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Monday 8 April 2019

Understanding Bits and Pieces of Modules in Angular

In simple terms Module is a place to declare or register each and every elements you create in Angular like Components, Directives, Pipes, Services etc, which makes up your app and group them together. The main idea behind registering elements in Modules is to tell Angular what your app is consists of, which components you use, which services you require etc.

Every Angular App should have at-least one Angular Module i.e. AppModule. The Angular CLI creates that for you whenever you create a new app. A simple App Modules (app.module.ts) looks like :

import { BrowserModule } from '@angular/platform-browser';
import { NgModule } from '@angular/core';

import { AppComponent } from './app.component';

  declarations: [
  imports: [
  providers: [],
  bootstrap: [AppComponent],
  exports: []

export class AppModule { }

All the Angular Modules are marked by the @NgModule decorator which takes a metadata object to identify module's own components, directives or pipes as well as importing other modules to use it in its own component. Since App Module is for whole app then the metadata definition is :

declarations - We define which components, directives or pipes our app uses
imports - We define which other modules our app uses
providers - We define which services we use in our app
bootstrap - References the component to bootstrap the application with i.e. entry point
exports - Enables Angular Module to export some of its components, directives and pipes to other modules.

Why Pipes are Useful in Angular and How to Create Custom Pipes

Note: Declarations Array is Private to the Component i.e. local scope whereas Providers Array are of global scope. That means all the component, directives and pipes defined in the declarations will only be used inside the component whereas services defined in the providers array is available and injectable anywhere in your app.

When to Create Custom Module

Lets say your app is divided into a lot of features and every features have its own set of component, directives etc. Then it's a good practice to create a Feature Module which consists of only those component/directives which is used by that feature. Custom Module can also be used to speed up your application by doing Lazy Loading of that module i.e. loading when required.

When to use [routerLink] or routerLink in Angular

Custom Routing Module

A very common module which most of the developers create is a Routing Module which holds all the routes of the application:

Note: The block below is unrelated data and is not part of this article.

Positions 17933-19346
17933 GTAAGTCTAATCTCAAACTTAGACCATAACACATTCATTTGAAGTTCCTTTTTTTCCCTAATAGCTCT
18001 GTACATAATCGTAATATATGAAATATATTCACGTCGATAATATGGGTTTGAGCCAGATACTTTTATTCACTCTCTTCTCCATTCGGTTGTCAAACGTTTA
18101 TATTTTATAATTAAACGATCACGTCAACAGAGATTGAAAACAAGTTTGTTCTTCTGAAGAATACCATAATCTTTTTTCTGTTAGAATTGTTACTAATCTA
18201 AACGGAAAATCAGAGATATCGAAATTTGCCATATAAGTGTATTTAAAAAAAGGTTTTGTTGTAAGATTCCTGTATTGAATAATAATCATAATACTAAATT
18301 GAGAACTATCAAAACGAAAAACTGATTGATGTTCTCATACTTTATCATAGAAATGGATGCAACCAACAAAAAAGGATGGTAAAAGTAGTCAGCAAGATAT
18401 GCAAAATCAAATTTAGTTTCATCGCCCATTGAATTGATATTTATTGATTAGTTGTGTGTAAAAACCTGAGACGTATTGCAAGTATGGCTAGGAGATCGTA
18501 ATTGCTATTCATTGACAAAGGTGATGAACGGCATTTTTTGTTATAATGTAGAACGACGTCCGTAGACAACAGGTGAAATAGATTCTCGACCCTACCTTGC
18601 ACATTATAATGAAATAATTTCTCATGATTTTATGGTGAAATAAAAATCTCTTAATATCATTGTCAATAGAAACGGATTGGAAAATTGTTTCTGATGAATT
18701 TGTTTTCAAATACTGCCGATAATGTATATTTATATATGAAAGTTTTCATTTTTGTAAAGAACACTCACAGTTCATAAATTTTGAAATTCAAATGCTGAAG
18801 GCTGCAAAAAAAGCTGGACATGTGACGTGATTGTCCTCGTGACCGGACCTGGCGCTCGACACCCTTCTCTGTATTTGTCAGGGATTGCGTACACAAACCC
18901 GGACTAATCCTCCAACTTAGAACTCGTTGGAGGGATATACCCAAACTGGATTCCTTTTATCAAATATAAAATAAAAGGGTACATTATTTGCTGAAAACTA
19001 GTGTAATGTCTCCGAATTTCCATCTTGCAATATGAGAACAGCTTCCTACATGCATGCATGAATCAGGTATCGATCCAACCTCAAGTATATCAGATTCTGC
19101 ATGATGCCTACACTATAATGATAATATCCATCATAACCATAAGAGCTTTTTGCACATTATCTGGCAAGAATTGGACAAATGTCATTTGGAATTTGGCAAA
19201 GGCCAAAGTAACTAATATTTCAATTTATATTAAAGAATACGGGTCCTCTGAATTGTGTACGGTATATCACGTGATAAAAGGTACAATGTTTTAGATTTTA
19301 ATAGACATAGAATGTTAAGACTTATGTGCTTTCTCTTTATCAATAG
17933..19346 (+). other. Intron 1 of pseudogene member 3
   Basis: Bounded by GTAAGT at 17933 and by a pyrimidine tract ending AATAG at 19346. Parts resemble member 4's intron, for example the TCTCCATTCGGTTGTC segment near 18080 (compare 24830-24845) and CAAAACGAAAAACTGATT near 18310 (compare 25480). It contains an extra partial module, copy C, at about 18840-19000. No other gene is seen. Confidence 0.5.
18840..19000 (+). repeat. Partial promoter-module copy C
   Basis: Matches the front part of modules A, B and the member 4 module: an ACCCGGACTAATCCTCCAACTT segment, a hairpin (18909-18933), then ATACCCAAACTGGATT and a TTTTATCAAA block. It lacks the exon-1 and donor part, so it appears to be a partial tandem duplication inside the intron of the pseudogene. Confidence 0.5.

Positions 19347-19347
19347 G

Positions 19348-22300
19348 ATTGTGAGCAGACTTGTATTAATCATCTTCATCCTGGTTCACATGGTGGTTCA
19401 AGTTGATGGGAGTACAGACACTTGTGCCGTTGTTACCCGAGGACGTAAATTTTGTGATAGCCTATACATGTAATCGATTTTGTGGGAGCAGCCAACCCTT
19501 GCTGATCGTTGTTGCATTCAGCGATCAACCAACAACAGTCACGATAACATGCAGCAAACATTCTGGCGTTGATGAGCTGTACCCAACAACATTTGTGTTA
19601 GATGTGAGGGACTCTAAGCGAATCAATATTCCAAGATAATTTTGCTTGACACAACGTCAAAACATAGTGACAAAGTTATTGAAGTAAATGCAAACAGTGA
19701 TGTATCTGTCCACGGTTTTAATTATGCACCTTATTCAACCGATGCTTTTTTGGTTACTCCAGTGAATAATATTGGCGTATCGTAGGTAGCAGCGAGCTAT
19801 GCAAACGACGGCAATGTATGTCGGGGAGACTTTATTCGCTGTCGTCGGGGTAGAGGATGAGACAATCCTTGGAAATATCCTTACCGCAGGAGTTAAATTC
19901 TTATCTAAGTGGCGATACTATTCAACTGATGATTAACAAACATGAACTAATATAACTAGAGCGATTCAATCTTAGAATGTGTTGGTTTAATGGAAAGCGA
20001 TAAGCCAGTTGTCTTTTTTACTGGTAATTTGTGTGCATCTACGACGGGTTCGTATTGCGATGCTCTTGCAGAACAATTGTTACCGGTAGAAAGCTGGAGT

import { NgModule } from '@angular/core';
import { Routes, RouterModule } from '@angular/router';

const routes: Routes = [
  // Your Routes array

    imports: [RouterModule.forRoot(routes)],
    exports: [RouterModule],
    providers: []

export class RootRoutingModule { }

And then we can inject this in imports array of the main module or at the feature module.

forRoot and forChild

As you can see above we have used RouterModule.forRoot(routes) which gives us the Router Service and Directives such as RouterOutlet and routerLink. Thus when we use the RouterModule on the App we should use forRoot() which gets the Router Service and to keep it Singleton (one instance of service) all the feature modules should import RouterModule.forChild() which does not instantiate another Router.

Shared Modules

Let's say you have a Directive which will be used by 2 or more feature module, then you can add that directive in a Shared Module. First thing to note that any component or directive can only be declare once, means at-least once. Now to use it in multiple modules you need to import it from some module which has declared it. That's why the idea behind having Shared Module is that you declare the directive and then export it as shown below.

    declarations: [MyDirective],
    exports: [CommonModule, MyDirective],

export class SharedModule { }

Lazy Loading Modules

When you load an application for a user, you don't want to download all your code on the first visit because might be user will not navigate to all the features of your app. This is where Lazy Loading will come into picture where you load the modules only when required instead of loading all at once on the startup of the app for the user.

Understanding Dependency Injection in Angular

To load the modules lazily, you need to change your routing like below :

const routes: Routes = [
    path: 'first'
    loadChildren: './first/first.module#FirstModule'
    path: 'second'
    loadChildren: './second/second.module#SecondModule'

In the above code the paths are the routes for two modules First and Second, and we are lazy loading the routes using loadChildren by providing a relative path to the module with the module's class name after the #.

Note : If you have a service injected in a Lazy Loaded Module then it will create an instance of that service and not use the global instance of the Service whereas for a normal module the same instance of the service is used.

Also if you have a Shared Module and you have a service injected in it and you are using it in both normal module and lazy loaded module then two instances of the same Service will be created, once which will be attached to the root i.e. global whereas one instance which will be used only by the Lazy Loaded Module. So you should not provide services in Shared Module if you are using that module in Lazy Loaded Modules.
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